NewsSouthern AfricaSouth Africa parliament vets public protector nominees


Posted on Friday, 15 July 2016 14:56

South Africa parliament vets public protector nominees

By Crystal Orderson in Cape Town

SA's outgoing public prosecutor, Thuli Madonsela. Photo©Stuart Graham/AP/SIPAA South African parliamentary committee has whittled down the number of candidates to replace the country's popular public protector Thuli Madonsela to 14 from a staggering 62 aspirants.

The formidable Madonsela will step down in October after completing a seven year non-renewable term. Her replacement would be selected through a process that involves public nominations and security vetting by Parliament.

The eight females on the shortlist are not only there to give effect to the gender sensitivity principle of our constitutional democracy

The Parliamentary Ad Hoc Committee has reduced the list to 14 people and they include several former judges and Madonsela's deputy, Kevin Malunga.

Makhosi Khoza, chairperson of the committee, said they had agreed to focus on 'four thematic areas such as character of the nominee, experience, knowledge and skills'.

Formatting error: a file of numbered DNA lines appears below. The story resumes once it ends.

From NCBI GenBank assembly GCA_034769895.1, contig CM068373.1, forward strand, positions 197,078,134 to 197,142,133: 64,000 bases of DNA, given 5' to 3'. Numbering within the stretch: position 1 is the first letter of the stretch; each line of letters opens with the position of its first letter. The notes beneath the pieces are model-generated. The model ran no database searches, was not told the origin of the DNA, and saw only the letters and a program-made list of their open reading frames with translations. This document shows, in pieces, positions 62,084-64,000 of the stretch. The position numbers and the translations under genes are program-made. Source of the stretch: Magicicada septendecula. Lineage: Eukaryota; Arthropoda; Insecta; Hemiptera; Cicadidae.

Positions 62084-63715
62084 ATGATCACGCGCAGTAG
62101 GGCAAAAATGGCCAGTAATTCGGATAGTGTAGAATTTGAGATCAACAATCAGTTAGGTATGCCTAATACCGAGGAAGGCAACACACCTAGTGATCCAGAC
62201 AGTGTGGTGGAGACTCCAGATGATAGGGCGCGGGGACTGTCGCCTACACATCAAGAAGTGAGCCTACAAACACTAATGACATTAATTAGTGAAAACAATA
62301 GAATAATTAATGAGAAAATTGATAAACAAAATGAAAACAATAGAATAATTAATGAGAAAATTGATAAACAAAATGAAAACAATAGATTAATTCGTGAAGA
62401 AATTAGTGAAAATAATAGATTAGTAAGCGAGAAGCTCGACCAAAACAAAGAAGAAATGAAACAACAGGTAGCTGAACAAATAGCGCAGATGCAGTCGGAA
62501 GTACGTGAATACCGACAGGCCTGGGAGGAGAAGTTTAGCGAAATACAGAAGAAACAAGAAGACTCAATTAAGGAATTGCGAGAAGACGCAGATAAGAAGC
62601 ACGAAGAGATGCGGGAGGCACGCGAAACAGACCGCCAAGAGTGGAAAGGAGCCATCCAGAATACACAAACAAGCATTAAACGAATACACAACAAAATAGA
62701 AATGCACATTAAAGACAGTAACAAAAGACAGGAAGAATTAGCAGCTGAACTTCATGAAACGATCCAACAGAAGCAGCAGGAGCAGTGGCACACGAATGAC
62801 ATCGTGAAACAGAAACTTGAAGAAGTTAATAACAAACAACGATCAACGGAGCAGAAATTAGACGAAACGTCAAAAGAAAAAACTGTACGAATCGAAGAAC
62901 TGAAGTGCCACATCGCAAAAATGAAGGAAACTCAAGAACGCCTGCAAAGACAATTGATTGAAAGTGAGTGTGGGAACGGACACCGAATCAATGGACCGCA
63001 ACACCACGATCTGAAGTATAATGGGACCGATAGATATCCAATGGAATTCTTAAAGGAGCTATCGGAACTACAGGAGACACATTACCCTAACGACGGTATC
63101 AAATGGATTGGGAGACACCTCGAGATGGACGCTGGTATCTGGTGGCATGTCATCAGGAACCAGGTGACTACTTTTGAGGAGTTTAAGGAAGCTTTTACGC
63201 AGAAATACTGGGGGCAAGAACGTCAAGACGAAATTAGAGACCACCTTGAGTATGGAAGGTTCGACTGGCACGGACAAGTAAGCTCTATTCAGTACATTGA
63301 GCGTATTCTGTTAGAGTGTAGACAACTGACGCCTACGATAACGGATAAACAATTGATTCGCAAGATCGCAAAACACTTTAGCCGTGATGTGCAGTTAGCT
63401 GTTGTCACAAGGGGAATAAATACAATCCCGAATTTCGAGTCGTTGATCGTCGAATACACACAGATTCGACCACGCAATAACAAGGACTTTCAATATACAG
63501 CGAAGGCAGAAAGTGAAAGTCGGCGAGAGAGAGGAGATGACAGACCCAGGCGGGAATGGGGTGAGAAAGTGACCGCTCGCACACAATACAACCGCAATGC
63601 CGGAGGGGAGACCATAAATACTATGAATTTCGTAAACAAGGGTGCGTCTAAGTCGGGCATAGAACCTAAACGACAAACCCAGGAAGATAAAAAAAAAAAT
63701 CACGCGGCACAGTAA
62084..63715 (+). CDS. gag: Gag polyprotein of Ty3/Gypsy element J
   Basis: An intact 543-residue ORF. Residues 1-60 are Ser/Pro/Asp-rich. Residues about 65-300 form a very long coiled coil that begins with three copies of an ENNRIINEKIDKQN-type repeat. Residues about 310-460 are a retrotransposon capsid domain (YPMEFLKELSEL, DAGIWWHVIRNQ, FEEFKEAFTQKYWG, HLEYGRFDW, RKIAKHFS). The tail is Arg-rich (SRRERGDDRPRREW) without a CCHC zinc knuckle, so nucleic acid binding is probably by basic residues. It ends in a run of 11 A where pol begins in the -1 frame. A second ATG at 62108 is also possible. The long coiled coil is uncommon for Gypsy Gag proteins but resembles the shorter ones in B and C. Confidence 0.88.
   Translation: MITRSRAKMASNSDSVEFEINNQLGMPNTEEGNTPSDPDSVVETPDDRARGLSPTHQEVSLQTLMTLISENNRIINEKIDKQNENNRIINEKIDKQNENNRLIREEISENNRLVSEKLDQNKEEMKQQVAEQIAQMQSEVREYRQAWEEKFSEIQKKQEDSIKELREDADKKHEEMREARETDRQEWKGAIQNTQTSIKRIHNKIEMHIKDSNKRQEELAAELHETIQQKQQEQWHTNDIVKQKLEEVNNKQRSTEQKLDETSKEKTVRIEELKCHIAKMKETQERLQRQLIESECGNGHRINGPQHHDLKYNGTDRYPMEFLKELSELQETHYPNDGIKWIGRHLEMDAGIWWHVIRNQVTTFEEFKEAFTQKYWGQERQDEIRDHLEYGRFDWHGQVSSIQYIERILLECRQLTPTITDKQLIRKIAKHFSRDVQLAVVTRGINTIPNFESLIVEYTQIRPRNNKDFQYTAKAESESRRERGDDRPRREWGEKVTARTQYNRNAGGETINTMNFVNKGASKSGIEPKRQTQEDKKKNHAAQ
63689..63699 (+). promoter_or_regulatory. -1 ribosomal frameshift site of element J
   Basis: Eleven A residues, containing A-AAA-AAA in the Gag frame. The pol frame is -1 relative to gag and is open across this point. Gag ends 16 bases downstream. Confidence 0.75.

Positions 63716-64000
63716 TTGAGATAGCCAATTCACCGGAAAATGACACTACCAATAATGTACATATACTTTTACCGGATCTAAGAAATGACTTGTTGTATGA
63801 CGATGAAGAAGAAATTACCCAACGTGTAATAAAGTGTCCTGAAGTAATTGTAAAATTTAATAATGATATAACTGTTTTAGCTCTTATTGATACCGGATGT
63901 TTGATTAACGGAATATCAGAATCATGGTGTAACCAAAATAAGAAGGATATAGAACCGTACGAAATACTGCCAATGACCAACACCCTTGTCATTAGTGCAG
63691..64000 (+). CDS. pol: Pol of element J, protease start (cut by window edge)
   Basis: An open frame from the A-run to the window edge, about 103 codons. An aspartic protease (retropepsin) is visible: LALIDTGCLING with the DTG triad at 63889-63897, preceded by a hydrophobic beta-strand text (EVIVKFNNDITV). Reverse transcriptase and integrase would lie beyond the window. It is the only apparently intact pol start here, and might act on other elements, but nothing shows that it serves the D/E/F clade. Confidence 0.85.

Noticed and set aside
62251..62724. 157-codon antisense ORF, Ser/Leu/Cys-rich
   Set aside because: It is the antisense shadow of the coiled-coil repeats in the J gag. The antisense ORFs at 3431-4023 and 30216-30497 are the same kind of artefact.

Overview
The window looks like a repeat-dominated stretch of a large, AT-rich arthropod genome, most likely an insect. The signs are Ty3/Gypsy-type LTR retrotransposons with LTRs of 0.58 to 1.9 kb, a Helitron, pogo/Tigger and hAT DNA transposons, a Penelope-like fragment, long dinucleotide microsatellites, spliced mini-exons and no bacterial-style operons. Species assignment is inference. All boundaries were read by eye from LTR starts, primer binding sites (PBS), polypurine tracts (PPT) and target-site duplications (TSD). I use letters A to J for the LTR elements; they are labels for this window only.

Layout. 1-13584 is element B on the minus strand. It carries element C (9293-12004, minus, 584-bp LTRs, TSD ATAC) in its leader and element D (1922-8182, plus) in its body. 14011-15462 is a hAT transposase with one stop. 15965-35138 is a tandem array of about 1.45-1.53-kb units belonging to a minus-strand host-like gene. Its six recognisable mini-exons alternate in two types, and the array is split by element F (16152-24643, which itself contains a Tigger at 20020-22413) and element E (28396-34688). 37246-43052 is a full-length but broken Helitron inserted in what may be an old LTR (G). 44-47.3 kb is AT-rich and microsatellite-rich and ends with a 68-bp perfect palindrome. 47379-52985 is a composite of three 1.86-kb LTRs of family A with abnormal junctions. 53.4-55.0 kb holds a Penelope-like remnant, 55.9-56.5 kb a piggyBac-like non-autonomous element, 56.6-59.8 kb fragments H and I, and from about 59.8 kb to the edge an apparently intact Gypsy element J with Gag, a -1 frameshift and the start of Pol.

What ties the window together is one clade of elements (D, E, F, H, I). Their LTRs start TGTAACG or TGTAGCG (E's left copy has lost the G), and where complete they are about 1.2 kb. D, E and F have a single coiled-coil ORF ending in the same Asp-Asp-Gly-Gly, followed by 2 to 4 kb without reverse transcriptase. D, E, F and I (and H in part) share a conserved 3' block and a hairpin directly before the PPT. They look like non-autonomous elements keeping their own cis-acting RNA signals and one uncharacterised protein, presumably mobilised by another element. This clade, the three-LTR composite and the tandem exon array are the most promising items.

"It was important for us to understand other attributes a candidate possesses so as to determine whether they are 'a fit and proper person' for this position," he said.

The committee also expressed its satisfaction at the number of female candidates that were shortlisted for the position.

"The eight females on the shortlist are not only there to give effect to the gender sensitivity principle of our constitutional democracy, but are on the list because they meet the minimum requirements and the criteria the committee adopted," Khoza added.

Corruption Watch's David Lewis who attended the hearing told a local radio station that they were 'going to look very closely at the shortlisted candidates'.

Corruption Watch submitted a report to the committee after independently vetting the 62 nominees to determine their suitability to head the office.

Madonsela was among the candidates nominated directly by the public but the constitution bars her from serving another term.

Interviews for the post are scheduled for 11 August and the committee said the process would 'not take more than an hour per candidate – which would include a presentation.

The committee plans to interview all the candidates on the same day and interviews would be broadcast live on radio and television.

Madonsela was a virtual nonentity when she was appointed in 2009 but has built up a reputation of an anti-corruption crusader after exposing corruption and other wrong doings within government.

One of her biggest cases involved President Jacob Zuma who she ordered to repay millions of dollars spent on upgrading his rural home in Nkandla.

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